In Spain we find an amalgam of traditions and festivals that make up a unique culture in the world. Therefore, in this article we talk about their most important customs and holidays. While some are also practiced in other countries, others are quite curious for people from other territories.
Below you have an index with all the points that we are going to deal with in this article.
Christmas and New Year
Christmas is a time that Spaniards usually spend as a family. The houses are decorated with the Christmas tree, the nativity scene or Bethlehem and the poinsettia. The night of December 24 is called Christmas Eve. In this one, a succulent dinner is prepared. That same night Santa Claus arrives, the equivalent of Santa Claus, so it is a tradition acquired from the United States.
However, the children receive another visit that is typical of Spain: that of the three wise men. Her gifts appear on January 6. If the children have misbehaved, they leave them coal. Among the sweets that abound these days we find nougat, polvorones and mantecados.
On December 31, New Year's Eve is celebrated. To enter the new year on the right foot, it is customary to eat twelve grapes, as well as wear red underwear.
If you want to know the rest of the customs of these dates, we recommend the following article: Typical customs when celebrating Christmas in Spain.
Within the culture of Spain we find traditions and festivals that are linked to religion, in this case the Catholic Christian. November 1 is All Saints' Day. During this day, families usually go to the cemetery to bring flowers. It is the equivalent of the Day of the Dead in Latin America.
For several years, the night before, October 31, the youngest have been celebrating Halloween by dressing up as scary characters. This custom is also acquired from America.
Another prominent religious celebration is eastern. During these days, which are in March or April, processions are organized in which religious images are taken through the streets and some people dress up covering their faces. These are the so-called cappuccinos. The most prominent Holy Week is the one that is celebrated in Andalusia, in cities such as Sevilla.
Spanish weddings are organized by both the Church and the civil. In the case of a religious wedding, during the ceremony, the bride and groom exchange thirteen earnest money or coins.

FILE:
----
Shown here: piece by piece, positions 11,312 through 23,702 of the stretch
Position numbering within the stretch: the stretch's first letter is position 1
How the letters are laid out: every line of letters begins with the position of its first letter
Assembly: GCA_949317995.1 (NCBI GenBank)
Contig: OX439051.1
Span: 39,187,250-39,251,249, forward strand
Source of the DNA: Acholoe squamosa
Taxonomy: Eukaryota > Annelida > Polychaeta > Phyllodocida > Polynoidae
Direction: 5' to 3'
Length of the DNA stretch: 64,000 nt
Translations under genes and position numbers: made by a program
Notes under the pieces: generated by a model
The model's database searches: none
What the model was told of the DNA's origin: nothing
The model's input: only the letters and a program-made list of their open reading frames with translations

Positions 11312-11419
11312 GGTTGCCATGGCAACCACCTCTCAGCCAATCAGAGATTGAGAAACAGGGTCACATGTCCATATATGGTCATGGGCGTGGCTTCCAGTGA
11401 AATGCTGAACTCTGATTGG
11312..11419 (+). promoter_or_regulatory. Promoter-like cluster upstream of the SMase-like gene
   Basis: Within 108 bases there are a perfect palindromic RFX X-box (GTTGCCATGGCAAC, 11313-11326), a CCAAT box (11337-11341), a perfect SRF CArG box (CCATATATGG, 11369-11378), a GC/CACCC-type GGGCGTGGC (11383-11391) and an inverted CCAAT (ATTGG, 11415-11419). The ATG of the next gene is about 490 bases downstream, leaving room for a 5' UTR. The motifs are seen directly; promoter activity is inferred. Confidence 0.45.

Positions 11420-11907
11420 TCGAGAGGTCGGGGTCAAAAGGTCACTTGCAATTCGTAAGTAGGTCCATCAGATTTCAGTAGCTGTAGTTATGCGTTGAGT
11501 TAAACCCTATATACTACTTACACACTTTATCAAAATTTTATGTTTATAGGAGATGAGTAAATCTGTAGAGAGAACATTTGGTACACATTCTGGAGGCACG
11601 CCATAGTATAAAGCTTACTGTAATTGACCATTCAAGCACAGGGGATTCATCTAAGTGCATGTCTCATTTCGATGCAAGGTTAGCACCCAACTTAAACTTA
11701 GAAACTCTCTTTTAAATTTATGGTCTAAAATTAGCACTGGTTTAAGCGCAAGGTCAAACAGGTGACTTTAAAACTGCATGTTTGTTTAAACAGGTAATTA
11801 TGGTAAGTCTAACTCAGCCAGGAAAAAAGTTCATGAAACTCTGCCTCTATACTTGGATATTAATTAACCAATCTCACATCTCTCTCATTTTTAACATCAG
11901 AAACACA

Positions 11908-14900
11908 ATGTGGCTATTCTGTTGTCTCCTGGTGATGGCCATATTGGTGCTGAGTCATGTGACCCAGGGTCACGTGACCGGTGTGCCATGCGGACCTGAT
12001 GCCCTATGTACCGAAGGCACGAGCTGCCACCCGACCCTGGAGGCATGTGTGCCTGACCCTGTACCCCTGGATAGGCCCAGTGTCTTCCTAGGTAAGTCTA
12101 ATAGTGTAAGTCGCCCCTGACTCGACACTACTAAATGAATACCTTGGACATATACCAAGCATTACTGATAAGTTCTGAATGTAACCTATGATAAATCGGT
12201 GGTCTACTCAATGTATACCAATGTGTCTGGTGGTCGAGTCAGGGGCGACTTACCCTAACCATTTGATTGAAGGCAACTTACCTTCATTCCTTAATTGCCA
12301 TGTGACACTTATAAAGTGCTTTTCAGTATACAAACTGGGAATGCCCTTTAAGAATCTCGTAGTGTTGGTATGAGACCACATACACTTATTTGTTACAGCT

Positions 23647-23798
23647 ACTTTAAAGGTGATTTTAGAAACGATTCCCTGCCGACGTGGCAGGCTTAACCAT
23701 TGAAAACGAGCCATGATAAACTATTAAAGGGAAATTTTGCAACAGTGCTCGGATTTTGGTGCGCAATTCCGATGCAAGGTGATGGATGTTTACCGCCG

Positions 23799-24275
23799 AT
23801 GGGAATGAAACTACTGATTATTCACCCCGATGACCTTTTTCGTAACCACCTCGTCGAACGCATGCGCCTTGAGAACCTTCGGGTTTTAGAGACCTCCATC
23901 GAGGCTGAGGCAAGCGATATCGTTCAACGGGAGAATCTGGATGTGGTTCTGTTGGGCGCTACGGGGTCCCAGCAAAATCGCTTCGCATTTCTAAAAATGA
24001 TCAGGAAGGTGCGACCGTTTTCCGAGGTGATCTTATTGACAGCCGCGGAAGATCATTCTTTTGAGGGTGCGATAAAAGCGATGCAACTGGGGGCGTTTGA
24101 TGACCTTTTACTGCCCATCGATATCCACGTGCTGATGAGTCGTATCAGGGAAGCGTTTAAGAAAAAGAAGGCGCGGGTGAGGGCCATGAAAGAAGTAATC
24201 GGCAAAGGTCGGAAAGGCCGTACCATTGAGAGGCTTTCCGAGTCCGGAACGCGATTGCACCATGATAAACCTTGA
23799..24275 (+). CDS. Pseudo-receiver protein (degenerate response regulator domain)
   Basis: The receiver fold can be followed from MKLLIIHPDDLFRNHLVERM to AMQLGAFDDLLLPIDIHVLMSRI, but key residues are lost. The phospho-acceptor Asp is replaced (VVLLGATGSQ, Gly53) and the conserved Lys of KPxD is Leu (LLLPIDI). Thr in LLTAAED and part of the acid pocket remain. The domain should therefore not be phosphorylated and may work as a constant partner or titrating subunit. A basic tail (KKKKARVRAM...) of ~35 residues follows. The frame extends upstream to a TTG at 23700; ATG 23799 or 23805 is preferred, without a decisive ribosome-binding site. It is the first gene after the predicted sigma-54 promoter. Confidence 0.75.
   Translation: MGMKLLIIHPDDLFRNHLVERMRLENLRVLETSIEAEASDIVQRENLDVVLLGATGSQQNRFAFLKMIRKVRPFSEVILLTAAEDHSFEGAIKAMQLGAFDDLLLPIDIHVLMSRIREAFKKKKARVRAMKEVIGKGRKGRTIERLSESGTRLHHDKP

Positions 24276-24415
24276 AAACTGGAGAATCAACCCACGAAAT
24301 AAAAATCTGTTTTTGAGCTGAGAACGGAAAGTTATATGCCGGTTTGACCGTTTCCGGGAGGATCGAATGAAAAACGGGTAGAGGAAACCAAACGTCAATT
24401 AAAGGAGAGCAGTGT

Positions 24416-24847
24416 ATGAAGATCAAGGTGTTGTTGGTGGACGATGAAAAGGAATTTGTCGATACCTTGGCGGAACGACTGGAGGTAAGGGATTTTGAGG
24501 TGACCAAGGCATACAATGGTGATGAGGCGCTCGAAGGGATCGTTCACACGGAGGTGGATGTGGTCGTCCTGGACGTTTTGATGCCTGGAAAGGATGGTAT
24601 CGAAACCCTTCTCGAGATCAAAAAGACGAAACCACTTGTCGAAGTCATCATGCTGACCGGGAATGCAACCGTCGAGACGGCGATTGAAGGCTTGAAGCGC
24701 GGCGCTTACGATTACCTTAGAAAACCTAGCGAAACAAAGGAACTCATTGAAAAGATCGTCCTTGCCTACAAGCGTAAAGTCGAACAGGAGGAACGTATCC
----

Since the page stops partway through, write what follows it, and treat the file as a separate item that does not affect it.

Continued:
The wedding ring is put on the ring finger, because in it there is a vein that goes directly to the heart. After the ceremony is over, when the newlyweds go out into the street, the guests throw rice at them.
At the banquet, after having eaten, a wedding cake Large size. The bride and groom with a long sword are in charge of making the first cut to it. Likewise, it is tradition to give a small detail to the guests as a souvenir of this date. It is usually a different gift for women, men and children.
In Pamplona, a town in Navarra, its most famous festivals are held between July 6 and 14. These are in honor of San Fermín, whose main day is July 7.
The people who spend these days here usually wear the typical clothing of the event, which consists of wearing all white, with a red scarf around the neck and a red sash tied at the waist.
The activity that most attracts the attention of foreigners who come here is that of confinements. Every morning at eight o'clock several bulls are released through certain streets of Pamplona. The bravest race ahead of them on a distance of approximately 850 m.
Flamenco is the best known musical genre in Spain. However, it is not typical of the entire Spanish territory, but its tradition is concentrated in the south of the country. This folkloric genre is divided into three parts: singing, dancing and toque (the guitar).
The dance is carried out individually and has a large part of improvisation. It is a passionate dance and one that must be concentrated. Flamenco is considered a Cultural Heritage of Humanity by UNESCO.